The Bear Care Group is a non-profit group dedicated to the continued organization of international bear husbandry conferences, programs, publications, and resources for bear caregivers at sanctuaries, rehabilitation facilities, and zoos. This website provides the most recent information and easy access to all conference needs including; conference and hotel registration, transportation info, and more.

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The Bear Care Group is registered as a 501(c)(3) non-profit organization. Contributions are tax-deductible to the extent permitted by law.   The Bear Care Group  tax identification number is 26-2885950.

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Our Impact

Notes from ABC Workshop 2018 - India

Kartick Satyanarayan, Co-founder & CEO Wildlife SOS said, “It was a real honour to host this international conference in India. Our aim was to bring together international experts and share knowledge on bear protection, wildlife conservation and human wildlife conflict mitigation efforts. We were very excited to work with the Bear Care Group and the Indian zoo community to improve bear health and welfare across the country.”

Geeta Seshamani, Co-founder & Secretary of Wildlife SOS said,” The workshop was designed to improve husbandry, management, health and welfare for bears and caregivers in zoos, sanctuaries, and rehabilitation facilities around the world.It opens our eyes to better ways of nurturing and enriching the lives of the bears in our care and deepens our appreciation and knowledge for the emotional and inner life of the wildlife in captivity"

Note from Nguyen Tam Thanh, Animal Welfare Officer, Animals Asia Vietnam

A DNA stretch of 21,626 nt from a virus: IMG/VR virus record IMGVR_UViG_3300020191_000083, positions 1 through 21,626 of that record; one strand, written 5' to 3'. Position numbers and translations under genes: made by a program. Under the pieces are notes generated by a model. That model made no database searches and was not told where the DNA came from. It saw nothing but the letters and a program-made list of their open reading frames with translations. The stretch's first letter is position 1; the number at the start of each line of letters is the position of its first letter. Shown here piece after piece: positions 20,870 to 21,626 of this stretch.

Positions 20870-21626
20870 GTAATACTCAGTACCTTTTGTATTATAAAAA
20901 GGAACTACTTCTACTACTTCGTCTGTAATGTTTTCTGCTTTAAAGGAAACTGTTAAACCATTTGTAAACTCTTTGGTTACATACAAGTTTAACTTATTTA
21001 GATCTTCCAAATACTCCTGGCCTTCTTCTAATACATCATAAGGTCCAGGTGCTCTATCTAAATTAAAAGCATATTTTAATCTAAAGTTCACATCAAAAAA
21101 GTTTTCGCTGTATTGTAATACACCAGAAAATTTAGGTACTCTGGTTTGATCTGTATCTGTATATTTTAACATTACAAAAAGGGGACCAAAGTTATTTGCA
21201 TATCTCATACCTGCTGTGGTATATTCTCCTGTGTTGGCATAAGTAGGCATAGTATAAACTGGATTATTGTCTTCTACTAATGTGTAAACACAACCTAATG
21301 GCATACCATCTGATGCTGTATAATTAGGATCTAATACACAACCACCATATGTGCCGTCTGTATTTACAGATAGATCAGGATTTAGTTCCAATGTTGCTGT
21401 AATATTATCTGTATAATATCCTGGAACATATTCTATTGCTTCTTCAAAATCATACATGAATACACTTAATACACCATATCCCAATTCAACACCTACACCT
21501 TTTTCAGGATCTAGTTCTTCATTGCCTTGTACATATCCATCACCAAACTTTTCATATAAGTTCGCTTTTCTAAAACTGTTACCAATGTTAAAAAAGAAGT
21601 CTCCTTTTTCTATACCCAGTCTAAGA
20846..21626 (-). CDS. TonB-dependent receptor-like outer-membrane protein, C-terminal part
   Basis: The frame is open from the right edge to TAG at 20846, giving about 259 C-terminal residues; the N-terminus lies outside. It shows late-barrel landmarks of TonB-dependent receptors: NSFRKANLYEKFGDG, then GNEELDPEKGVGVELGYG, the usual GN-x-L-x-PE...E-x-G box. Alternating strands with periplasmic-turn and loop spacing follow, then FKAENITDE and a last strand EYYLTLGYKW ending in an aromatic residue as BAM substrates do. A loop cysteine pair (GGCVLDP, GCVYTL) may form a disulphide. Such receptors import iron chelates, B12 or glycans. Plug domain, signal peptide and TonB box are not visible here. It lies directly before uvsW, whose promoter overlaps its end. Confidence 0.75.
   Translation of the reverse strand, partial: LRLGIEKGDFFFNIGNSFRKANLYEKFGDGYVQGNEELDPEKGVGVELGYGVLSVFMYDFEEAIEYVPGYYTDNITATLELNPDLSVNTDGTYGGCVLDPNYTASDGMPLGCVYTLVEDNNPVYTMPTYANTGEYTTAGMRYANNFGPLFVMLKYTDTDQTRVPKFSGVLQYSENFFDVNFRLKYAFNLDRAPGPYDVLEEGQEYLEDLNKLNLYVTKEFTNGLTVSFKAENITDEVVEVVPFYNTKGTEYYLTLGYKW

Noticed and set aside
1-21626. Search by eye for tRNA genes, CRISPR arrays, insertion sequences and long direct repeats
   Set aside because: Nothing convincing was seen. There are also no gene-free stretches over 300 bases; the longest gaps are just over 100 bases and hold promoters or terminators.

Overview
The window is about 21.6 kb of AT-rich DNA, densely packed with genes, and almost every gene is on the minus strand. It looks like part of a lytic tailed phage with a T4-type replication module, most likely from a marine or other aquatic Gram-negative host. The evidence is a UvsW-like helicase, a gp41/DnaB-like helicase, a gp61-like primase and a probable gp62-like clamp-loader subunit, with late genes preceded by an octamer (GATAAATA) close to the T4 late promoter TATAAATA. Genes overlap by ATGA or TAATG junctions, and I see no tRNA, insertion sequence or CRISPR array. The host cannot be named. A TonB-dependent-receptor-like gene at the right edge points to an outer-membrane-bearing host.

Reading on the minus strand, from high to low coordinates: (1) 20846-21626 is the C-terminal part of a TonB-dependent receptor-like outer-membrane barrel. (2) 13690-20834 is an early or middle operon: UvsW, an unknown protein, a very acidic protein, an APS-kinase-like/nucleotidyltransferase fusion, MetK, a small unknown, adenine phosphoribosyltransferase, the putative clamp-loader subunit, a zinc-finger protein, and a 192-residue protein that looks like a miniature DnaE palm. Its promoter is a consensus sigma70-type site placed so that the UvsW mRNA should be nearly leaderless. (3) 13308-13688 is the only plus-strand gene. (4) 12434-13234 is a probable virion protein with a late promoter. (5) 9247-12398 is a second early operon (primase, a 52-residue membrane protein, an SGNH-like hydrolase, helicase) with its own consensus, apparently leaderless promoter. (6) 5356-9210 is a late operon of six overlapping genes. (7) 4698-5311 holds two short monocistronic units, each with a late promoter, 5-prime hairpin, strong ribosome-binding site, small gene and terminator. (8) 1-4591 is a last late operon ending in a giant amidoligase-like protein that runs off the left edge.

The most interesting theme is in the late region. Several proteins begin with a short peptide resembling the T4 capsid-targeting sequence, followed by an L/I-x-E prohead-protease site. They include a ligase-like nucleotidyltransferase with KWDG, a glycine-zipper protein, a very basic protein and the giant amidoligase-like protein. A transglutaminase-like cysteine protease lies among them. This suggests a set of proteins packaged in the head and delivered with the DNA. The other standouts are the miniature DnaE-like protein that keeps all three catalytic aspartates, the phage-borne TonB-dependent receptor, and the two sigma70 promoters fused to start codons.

ABC 2015 - Vietnam


Advancing Bear Care and Animals Asia co-hosted a workshop in Hanoi, Vietnam at the end of 2015. Delegates from around Vietnam attended the workshop where they learned about behavior based husbandry, enrichment and veterinary care. An afternoon was spent at The Hanoi Zoological Park where staff and workshop delegates got together to make hammocks for the bears in their collection. These were used immediately by the bears and provided a welcome resting area, off the concrete floor of their enclosure.

The staff and delegates were also shown the principles of operant conditioning. Because of the workshop, zoo staff recognized the importance of animal training which made it much easier for Animals Asia volunteers to get the zoo staff involved with training various animals in the zoo. The staff have now been able to train the bears and tigers for recall and the Przewalski horses are currently being trained for hoof care. No longer are procedures like these stressful for the animals and zoo staff involved and a deeper bond has been established between the animal and keeper, which is a positive outcome for all.

Note from Tracy Leaver, Executive Director of Woodlands Wildlife Refuge
ABC 2013 - New Jersey

Woodlands Wildlife Refuge of New Jersey, USA was honored to host the Advancing Bear Care conference in October 2013. Over 100 delegates from 14 countries representing zoos, sanctuaries, the fields of research and biology, and wildlife rehabilitation attended. This amazing group of people came together to share knowledge, expertise, techniques and ideas to improve the care, well-being and understanding of all bear species.